However, O’Keefe did not have a start that the eventual scorecard would suggest. Smith was in a teasing mood. He introduced O’Keefe in the very second over, just like India attacked with Ashwin. No comparison there, but the responsibility on O’Keefe was significantly heavier than that of Ashwin, for he was against a batting line-up of No. 1 team in ICC Test Rankings.

His first spell constituted 6 overs, going wicketless for 23 runs. Rahul and Murali Vijay made him look ordinary, just another spinner from the visiting side. Smith replaced O’Keefe with his go-to man Lyon. Even he went wickets in his first spell. Lucky for Australia that their pace battery dismissed Murali Vijay, Cheteshwar Pujara, and Kohli.

During the lunch break, O’Keefe was seen practising with consultant Sridharan Sriram. He had already bowled a spell under scorching heat of Pune, but refused to heave a sigh in the break. Maybe he was hell-bent on writing everyone off. No one noticed, though. There were talks of Starc or Lyon taking the bulk of the wickets. Evidently, O’Keefe was sidelined.

**

The ball was 32-over old when O’Keefe started his second spell. Before that Rahul had hit a four and a massive six over O’Keefe’s head. Be that as it may, Rahul tried to do something similar but found David Warner at long-off. O’Keefe got his first wicket on a soil that saw spinners catching the best of the batsmen in a web.

But little did O’Keefe know that he would later go on to attain the best figures for an Australian bowler in India. Little did the statisticians know that O’Keefe, not Kohli or Ashwin, would become a delight in their line of work.

O’Keefe then dismissed Rahane. The ball spun sharply away from the right-hander. He looked as if his trust was broken. This is his home. He is not supposed to struggle. He was out caught at second-slip. A delivery later Wriddhiman Saha edged one at first-slip. O’Keefe had 3 wickets in an over and all crucial ones.

Ravindra Jadeja, who a few minutes ago was laid back in the dressing room, was batting in the middle. O’Keefe cleaned up him as well, and then the last two to dismantle India at 105, taking a lead of 155.

The second innings, in all probability, was an encore of the first one. O’Keefe spelled doom for India. His figure read identical: 6 for 35. On a battle field that was planned to dent Australia’s spirits, O’Keefe smothered India with simplicity and hard work.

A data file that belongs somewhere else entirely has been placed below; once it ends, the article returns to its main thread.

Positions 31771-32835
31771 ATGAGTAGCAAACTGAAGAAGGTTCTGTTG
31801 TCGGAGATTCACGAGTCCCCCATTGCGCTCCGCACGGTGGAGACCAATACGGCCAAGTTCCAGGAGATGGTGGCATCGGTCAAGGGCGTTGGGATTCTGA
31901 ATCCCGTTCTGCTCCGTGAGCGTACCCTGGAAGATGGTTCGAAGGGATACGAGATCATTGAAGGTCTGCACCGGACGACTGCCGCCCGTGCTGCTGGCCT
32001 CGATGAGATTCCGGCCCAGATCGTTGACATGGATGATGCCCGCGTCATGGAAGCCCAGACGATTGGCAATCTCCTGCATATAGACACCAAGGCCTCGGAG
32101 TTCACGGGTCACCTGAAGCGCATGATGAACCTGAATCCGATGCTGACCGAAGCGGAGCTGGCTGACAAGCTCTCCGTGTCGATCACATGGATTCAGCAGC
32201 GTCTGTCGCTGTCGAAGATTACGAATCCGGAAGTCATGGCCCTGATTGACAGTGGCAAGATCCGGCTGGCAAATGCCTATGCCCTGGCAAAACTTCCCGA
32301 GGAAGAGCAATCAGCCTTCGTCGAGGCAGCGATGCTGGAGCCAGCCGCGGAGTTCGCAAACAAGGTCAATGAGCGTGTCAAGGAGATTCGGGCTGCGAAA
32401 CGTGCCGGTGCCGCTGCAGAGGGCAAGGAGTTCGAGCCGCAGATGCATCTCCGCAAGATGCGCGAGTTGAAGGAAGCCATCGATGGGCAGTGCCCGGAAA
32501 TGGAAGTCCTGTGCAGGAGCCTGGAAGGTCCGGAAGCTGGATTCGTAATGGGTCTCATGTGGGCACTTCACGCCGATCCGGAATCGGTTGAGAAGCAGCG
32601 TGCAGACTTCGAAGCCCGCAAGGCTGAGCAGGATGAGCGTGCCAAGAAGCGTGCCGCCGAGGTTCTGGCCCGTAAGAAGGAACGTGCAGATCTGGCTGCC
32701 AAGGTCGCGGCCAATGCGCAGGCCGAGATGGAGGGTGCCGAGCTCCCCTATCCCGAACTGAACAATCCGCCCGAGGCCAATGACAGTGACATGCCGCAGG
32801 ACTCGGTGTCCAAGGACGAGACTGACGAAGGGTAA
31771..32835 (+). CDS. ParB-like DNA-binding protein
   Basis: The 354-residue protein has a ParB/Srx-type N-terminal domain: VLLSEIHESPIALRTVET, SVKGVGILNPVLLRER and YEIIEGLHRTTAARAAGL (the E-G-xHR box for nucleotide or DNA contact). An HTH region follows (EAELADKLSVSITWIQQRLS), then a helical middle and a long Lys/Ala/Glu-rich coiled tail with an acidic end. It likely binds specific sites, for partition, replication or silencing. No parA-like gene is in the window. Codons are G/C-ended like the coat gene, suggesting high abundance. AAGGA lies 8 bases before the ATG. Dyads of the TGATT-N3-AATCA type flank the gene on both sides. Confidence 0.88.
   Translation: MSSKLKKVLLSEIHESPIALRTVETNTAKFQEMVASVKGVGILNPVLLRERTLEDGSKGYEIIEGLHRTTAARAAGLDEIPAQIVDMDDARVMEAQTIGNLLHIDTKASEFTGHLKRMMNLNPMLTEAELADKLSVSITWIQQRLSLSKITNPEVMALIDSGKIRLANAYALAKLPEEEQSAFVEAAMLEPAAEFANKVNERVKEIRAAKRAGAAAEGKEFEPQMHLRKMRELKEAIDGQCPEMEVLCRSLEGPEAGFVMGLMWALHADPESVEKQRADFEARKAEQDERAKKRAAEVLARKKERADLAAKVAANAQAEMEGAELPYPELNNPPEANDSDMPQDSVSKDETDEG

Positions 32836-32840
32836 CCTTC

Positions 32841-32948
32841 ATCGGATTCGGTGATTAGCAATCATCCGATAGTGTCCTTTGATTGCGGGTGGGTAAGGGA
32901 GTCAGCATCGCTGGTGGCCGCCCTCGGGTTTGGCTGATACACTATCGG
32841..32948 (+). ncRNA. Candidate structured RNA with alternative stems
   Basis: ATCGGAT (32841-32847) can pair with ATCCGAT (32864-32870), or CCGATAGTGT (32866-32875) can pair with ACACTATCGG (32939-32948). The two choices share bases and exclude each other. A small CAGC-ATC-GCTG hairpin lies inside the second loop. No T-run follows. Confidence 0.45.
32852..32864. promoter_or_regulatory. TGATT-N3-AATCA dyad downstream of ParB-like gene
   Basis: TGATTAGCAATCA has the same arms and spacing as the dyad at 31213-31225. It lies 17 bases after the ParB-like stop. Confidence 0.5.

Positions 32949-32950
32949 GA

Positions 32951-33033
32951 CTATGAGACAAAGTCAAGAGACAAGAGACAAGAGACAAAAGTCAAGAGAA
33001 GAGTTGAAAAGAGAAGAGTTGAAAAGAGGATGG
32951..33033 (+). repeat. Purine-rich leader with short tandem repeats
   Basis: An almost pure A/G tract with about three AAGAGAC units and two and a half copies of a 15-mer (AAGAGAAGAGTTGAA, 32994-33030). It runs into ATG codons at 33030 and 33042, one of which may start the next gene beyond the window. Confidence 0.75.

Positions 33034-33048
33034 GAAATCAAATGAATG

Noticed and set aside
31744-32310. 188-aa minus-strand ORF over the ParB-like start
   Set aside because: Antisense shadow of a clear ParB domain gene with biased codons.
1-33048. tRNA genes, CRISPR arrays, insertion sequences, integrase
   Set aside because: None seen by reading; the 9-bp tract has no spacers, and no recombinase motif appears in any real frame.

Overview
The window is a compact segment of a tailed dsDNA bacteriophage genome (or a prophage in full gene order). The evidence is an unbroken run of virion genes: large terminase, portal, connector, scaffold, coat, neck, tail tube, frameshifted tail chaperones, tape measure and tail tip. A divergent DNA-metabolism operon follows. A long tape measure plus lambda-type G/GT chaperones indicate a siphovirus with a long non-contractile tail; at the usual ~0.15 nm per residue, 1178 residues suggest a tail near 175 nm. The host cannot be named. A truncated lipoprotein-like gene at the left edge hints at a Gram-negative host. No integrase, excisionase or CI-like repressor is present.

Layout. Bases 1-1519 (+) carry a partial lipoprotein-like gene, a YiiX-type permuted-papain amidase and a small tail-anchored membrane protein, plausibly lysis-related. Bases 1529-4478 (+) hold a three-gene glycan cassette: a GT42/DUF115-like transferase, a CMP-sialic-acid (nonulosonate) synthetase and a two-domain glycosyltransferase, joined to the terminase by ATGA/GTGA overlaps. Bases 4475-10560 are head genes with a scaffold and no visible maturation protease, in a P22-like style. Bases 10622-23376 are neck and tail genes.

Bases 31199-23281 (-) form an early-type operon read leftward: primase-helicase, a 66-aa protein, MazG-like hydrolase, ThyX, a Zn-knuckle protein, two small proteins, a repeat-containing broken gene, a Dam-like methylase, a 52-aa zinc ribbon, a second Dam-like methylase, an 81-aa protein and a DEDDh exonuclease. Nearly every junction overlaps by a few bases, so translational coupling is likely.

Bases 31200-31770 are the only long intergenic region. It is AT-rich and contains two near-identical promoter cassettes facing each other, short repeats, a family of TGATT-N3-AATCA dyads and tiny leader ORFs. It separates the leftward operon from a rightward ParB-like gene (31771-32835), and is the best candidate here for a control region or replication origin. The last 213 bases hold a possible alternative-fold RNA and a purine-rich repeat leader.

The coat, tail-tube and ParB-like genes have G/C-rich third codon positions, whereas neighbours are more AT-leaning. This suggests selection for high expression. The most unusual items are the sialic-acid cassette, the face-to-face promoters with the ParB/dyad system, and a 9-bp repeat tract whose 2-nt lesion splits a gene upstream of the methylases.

He did not bowl short. He aimed the length area, leaving a batsman confused whether to go forward or rock back or play or leave. He kept things simple, and let the pitch take care of the rest. As fate would have it, he was on the right side of the luck. He got Rahul, Rahane, and Saha yet again. But this time, he got the big fish. He uprooted Kohli’s off stump. He made him do what Jadeja had done to Smith in Border Gavaskar Trophy 2013-14. Kohli left the ball, thinking it would spin away. It held its line instead, making the Indian captain take the long walk.

This is not the first time Indians have played on a diabolical track. They in fact grew up playing on maidans, where the ball hit the uneven patch and took off. They had faced many a Steve O’Keefe in the past. They had even risen above such challenges.

But the first Test was different. Indians spinners had prepared to obliterate the Australian batsmen. Their fielders had prepared to take low catches around the bat. They had even prepared to play Lyon. But they had not even in their wildest of dreams imagined that O’Keefe would take a six-wicket haul, not once but twice.

India had not prepared for O’Keefe, but he had prepared for 12 wickets without anyone taking notice.

“So to say that I was going to take 6 for 35, no I didn’t think but I had belief I could keep hitting the same area, and that was just the result of it today,” said O’Keefe after the match.

India was supposed to win but Australia did. Kohli was supposed to score a century but Smith did. Ashwin was supposed to take six-fors but O’Keefe did.